You have a new device. Be it of any kind. Desktop, laptop, mobile devices. Everything is fine and good until the device starts to act up. You have found every possible general reasoning and inspection. Nothing seems to fix it.
Chances are, the device is infected with malware and virus.
Nature of malware on mobile devices
Now when it comes down to the mobile device. Malware exposes an interesting issue. The nature of the tightly controlled operating system and apps leaves the malware away and quite impossible to infect the device on operating systems like iOS and Windows Phone devices. In case malware manages to sneak in, operating system developers provide patching/OS updates in a period, which automatically updates the device and patches.
Unfortunately, Android devices do not come in with such tight security integration, probably due to their open source and highly modifiable nature. But to fill the lack, there are plenty of third-party antivirus and anti-malware apps out there. They come in for single-user or enterprise-level users.
When default anti-malware system is not enough?
Typically, your mobile’s default anti-malware system is supposed to suffice enough. Yet, they are not always quite right and may fail to detect some sneaky ones. This is incredibly true for Android devices due to their nature of making their system-wide openly modifiable by anyone. Therefore, their countless vendors out there with the modification of their own.
The one-size-fits-all kind of anti-virus or anti-malware would not work on every Android device. In some cases, one solution may fail to safeguard, and multiple solutions may require keeping and building that extra layer of the guard for the different devices on the network, or different modules covering specific kinds of devices that may be available straight from the vendor, allows you to integrate with an enterprise-level anti-malware solution.
Whatever the case is, the most important aspect of enterprise-level anti-malware is the deliverance of timely updates to the services on the base of the routines.
Solutions like network access-control ensure that the devices are checked for the latest anti-malware signatures and get them updated if required as soon as they connect to the network. In case the device is user-managed, they need policy, network access-control, and other necessary technical solutions to make sure users are updating their own devices in time or have some automated process built up.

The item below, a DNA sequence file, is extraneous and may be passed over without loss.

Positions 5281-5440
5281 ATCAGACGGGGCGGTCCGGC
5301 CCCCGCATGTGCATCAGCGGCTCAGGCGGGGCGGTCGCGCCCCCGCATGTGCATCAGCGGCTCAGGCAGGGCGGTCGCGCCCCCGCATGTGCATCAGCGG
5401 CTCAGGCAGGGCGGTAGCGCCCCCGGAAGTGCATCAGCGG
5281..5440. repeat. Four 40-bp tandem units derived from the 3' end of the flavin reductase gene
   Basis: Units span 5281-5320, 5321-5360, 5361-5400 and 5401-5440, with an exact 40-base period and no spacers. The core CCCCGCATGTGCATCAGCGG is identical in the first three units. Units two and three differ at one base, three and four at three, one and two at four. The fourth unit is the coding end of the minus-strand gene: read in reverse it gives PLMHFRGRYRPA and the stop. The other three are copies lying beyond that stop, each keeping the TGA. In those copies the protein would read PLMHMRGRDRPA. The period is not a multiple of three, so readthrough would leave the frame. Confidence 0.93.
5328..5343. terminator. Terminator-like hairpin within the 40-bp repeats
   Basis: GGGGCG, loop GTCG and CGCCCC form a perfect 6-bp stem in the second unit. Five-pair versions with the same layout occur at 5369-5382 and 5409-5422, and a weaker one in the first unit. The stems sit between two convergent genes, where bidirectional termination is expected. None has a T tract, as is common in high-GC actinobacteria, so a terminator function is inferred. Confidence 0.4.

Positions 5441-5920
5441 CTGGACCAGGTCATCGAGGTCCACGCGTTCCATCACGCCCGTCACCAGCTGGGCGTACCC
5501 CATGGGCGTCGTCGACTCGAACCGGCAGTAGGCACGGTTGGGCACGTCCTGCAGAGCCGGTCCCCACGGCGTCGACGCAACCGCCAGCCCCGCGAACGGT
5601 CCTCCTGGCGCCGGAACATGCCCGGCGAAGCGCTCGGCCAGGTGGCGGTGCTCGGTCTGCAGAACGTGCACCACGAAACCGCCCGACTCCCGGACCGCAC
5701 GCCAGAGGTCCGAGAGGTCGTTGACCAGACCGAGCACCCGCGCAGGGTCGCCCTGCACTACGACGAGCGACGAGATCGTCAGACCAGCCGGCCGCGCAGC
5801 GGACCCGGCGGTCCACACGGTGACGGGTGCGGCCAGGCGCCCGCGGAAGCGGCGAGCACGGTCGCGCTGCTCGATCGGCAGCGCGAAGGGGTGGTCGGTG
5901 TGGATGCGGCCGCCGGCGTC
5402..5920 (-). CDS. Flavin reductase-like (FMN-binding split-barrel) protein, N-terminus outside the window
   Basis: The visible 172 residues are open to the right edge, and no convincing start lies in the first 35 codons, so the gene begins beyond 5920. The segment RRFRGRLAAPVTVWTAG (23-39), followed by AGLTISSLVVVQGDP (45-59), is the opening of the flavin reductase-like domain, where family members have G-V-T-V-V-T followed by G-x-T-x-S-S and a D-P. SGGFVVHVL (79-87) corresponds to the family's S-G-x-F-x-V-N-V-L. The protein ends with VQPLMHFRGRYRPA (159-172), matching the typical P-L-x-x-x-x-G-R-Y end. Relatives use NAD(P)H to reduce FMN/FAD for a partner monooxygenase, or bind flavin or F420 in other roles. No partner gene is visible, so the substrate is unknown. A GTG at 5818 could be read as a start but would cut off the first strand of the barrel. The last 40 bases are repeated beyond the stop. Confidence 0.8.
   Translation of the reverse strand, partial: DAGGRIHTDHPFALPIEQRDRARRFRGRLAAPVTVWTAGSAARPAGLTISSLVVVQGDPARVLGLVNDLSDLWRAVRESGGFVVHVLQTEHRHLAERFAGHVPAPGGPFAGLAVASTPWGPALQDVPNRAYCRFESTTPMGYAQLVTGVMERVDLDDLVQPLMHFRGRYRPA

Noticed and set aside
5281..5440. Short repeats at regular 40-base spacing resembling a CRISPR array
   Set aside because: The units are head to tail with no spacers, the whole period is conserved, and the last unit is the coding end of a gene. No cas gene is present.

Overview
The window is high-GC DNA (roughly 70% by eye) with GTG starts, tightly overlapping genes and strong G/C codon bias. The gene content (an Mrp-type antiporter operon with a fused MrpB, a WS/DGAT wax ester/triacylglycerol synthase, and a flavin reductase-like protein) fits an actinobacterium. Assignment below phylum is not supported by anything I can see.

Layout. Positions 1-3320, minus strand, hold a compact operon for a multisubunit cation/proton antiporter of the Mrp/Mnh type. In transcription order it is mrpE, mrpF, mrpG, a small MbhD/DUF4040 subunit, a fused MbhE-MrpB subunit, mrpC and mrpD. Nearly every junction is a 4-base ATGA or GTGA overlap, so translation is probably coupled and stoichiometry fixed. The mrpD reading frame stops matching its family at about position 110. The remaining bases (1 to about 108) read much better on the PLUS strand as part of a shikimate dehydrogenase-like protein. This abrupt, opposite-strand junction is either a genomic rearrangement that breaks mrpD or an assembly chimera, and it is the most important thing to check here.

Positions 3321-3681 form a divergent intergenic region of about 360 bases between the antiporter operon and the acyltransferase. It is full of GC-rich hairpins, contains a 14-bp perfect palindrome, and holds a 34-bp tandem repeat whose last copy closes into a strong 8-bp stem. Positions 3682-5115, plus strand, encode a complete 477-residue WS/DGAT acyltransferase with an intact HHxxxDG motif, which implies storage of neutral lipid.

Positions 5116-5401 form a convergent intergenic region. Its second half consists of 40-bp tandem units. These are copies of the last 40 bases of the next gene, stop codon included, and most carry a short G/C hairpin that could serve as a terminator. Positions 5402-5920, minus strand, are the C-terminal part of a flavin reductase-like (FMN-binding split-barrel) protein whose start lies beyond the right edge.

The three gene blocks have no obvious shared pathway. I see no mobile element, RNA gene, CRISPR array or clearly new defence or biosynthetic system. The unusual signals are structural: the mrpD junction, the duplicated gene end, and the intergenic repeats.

These little measures can save your company and personnel from tremendous loss, which may come in as irrecoverable if the infrastructure was not built on a such strong foundation.
Preventing data loss in mobile devices
Before we jump into the whole nitty-gritty of mobile devices, let’s get one thing right. The most useful way of dealing with the loss of a mobile device is when you know you can’t prevent it or escape it. I am going to spit out a harsh truth, you will lose your mobile device at least once in this lifetime. Hopefully, it is not the case for you, but a majority of people simply just lose it until they realize they lost it. Most are lucky and will find them, others simply don’t.
If you start with an assumption that the device will or may end up at the mercy or ignorance of strangers even once, the very obvious thing you should do is to guard up with a good passcode lock or screen lock and protect the device from getting accessed by anyone outside of you. Every device out there has some sort of screen lock or passcode lock settings.
If you have not done so, set such a method of lock right away. There is typically some common method of lock that will be available to you. Such as – password, PIN, pattern, fingerprint, facial recognition, fingerprint, and so on, so forth. A device with modern iOS and Android has full device encryption that protects internal storage. Even a person who takes the device apart and plans to extract some data from the internal storage won’t get the data they want. Their access will simply be blocked.